How does one use an alternative hashing algorithm to `bcrypt`, such as `Argon2id`, for hashing credentials?

I am developing a system which requires three pieces of data for creation of an account; a username; an email address; and a password.

Instead of bcrypt, I am planning to use Argon2 for hashing both user passwords and email addresses. This poses a problem, because – if I am thinking correctly – integrating Argon2 hashing and verification would potentially require me to make two queries instead of one; the first one to fetch the hashed email address or password; and the second one to update the document with the updated piece of data.

Furthermore, a credentials document does not allow me to store data other than metadata and a password, which is not ideal for my use case. I am aware that I could solve this by creating two credentials documents and saving references to them in the user document, but this would force me to use bcrypt as well as prevent me from using the built-in Login() function for verifying hashes.

Why would you need to make two queries if you use Argon2? Since Argon2 isn’t built into Fauna, all hashing would happen in your client. So, you could:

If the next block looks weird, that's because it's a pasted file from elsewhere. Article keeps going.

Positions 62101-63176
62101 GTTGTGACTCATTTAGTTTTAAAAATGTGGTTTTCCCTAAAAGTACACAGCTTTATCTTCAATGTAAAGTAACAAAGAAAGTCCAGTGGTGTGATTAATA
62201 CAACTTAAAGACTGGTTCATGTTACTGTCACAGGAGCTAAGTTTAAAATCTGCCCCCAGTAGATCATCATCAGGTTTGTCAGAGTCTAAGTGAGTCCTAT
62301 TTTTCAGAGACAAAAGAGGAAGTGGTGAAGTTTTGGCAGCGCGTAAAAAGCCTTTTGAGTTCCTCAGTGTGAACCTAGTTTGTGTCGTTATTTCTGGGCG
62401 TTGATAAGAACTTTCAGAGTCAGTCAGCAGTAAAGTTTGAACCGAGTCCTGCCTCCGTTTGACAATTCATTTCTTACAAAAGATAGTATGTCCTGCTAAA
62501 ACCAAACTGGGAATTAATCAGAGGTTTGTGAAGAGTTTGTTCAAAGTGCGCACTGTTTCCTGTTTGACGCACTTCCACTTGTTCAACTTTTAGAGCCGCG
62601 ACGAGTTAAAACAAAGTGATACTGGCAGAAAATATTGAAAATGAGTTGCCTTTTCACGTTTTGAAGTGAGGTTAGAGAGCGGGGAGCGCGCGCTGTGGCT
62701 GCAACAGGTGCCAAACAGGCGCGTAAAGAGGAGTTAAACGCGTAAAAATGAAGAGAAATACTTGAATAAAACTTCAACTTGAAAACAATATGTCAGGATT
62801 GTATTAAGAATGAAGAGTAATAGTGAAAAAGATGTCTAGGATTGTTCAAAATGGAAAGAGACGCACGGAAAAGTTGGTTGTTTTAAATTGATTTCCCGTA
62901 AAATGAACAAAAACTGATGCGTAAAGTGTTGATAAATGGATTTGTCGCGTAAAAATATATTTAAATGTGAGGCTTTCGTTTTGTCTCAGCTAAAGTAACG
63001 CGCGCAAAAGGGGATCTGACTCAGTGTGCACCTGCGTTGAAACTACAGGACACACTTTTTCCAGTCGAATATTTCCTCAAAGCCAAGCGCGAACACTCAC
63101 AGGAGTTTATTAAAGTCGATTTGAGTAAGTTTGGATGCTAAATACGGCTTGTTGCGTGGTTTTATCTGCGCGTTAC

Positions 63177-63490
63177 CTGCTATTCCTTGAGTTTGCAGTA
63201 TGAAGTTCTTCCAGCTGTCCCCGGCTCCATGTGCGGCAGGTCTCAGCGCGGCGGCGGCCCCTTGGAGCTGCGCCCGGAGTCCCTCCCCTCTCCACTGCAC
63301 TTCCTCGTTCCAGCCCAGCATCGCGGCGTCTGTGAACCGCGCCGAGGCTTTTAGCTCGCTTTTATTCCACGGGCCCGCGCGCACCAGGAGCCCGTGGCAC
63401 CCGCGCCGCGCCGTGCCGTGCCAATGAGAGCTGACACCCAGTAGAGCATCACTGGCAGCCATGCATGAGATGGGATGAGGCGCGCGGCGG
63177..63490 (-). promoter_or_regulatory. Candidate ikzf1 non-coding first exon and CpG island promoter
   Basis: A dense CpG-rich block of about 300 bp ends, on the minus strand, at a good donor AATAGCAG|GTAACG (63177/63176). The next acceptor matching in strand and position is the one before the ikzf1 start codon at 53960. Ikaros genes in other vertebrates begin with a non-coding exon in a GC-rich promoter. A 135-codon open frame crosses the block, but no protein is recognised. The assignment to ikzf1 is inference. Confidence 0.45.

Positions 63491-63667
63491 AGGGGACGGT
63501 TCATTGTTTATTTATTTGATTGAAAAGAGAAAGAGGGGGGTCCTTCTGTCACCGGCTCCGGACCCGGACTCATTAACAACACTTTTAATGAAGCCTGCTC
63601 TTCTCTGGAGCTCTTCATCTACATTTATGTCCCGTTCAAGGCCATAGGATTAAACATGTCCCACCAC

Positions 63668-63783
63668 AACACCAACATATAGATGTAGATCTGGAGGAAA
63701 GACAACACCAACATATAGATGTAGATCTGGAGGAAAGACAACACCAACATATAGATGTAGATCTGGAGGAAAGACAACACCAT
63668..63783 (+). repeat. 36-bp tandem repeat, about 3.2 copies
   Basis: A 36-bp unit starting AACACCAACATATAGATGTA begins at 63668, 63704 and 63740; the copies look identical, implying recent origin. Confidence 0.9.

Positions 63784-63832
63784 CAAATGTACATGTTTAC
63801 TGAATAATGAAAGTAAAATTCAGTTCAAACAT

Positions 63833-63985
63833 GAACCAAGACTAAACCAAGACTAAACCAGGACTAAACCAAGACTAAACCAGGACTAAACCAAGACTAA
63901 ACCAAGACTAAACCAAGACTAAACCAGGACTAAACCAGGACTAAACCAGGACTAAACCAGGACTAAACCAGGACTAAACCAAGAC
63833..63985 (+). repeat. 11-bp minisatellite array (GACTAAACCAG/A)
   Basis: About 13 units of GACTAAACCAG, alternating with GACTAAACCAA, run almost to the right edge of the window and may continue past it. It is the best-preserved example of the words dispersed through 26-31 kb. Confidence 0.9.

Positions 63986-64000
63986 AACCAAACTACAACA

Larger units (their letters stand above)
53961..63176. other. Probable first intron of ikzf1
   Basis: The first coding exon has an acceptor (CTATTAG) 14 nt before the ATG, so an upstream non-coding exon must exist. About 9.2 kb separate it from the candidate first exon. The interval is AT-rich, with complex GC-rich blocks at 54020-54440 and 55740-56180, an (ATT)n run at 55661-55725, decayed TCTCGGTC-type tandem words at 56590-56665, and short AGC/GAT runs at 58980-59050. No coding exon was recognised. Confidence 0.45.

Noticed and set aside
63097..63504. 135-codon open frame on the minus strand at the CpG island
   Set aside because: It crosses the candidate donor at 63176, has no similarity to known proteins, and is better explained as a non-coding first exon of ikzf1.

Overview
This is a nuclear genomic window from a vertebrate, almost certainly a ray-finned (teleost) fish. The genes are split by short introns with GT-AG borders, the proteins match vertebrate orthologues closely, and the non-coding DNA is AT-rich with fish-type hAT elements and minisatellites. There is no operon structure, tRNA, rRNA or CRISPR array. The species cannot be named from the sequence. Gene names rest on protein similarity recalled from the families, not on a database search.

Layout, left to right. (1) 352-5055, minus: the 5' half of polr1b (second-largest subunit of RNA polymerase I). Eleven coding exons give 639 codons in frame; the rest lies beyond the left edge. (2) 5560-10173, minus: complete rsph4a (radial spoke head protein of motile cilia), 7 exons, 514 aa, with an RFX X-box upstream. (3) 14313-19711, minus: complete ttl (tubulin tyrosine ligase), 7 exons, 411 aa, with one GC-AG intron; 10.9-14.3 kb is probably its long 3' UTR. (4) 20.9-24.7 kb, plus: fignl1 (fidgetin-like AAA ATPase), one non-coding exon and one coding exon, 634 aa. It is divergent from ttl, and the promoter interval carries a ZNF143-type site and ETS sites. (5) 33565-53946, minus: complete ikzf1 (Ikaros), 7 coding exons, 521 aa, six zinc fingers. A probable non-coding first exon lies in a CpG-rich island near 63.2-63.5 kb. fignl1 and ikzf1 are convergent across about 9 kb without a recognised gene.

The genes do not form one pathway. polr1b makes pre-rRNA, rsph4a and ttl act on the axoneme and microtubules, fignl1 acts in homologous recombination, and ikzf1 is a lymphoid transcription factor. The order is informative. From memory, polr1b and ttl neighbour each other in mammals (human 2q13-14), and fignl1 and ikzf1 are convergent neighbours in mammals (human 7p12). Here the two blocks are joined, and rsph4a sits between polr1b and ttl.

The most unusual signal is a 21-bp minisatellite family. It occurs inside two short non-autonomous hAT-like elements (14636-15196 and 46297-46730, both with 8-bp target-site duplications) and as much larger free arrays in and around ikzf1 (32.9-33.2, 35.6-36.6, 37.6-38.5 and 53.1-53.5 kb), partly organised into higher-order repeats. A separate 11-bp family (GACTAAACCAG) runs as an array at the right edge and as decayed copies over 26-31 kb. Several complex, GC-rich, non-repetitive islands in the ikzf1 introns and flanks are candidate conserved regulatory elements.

data: {
        username: "some_user",
        password: await argon2.hash("the user password"),
        // ...

Argon2 hashes are not reversible, so if you plan to send emails to the collected email addresses, you’ll need to use some other encryption/obfuscation technique, or store the email addresses in the clear.

A Credentials document is created when a document is created or updated with a credentials field. It is automatically connected to the original document via the instance field.

You are correct: if you use Argon2 hashing for passwords, you cannot use the Login function. However, if you hash a password and then lookup a document that contains that hash (using an appropriate index), you’ll have a comparable workflow. Once your “login” flow is complete, you can directly create a key or token to pass back to the user for direct querying.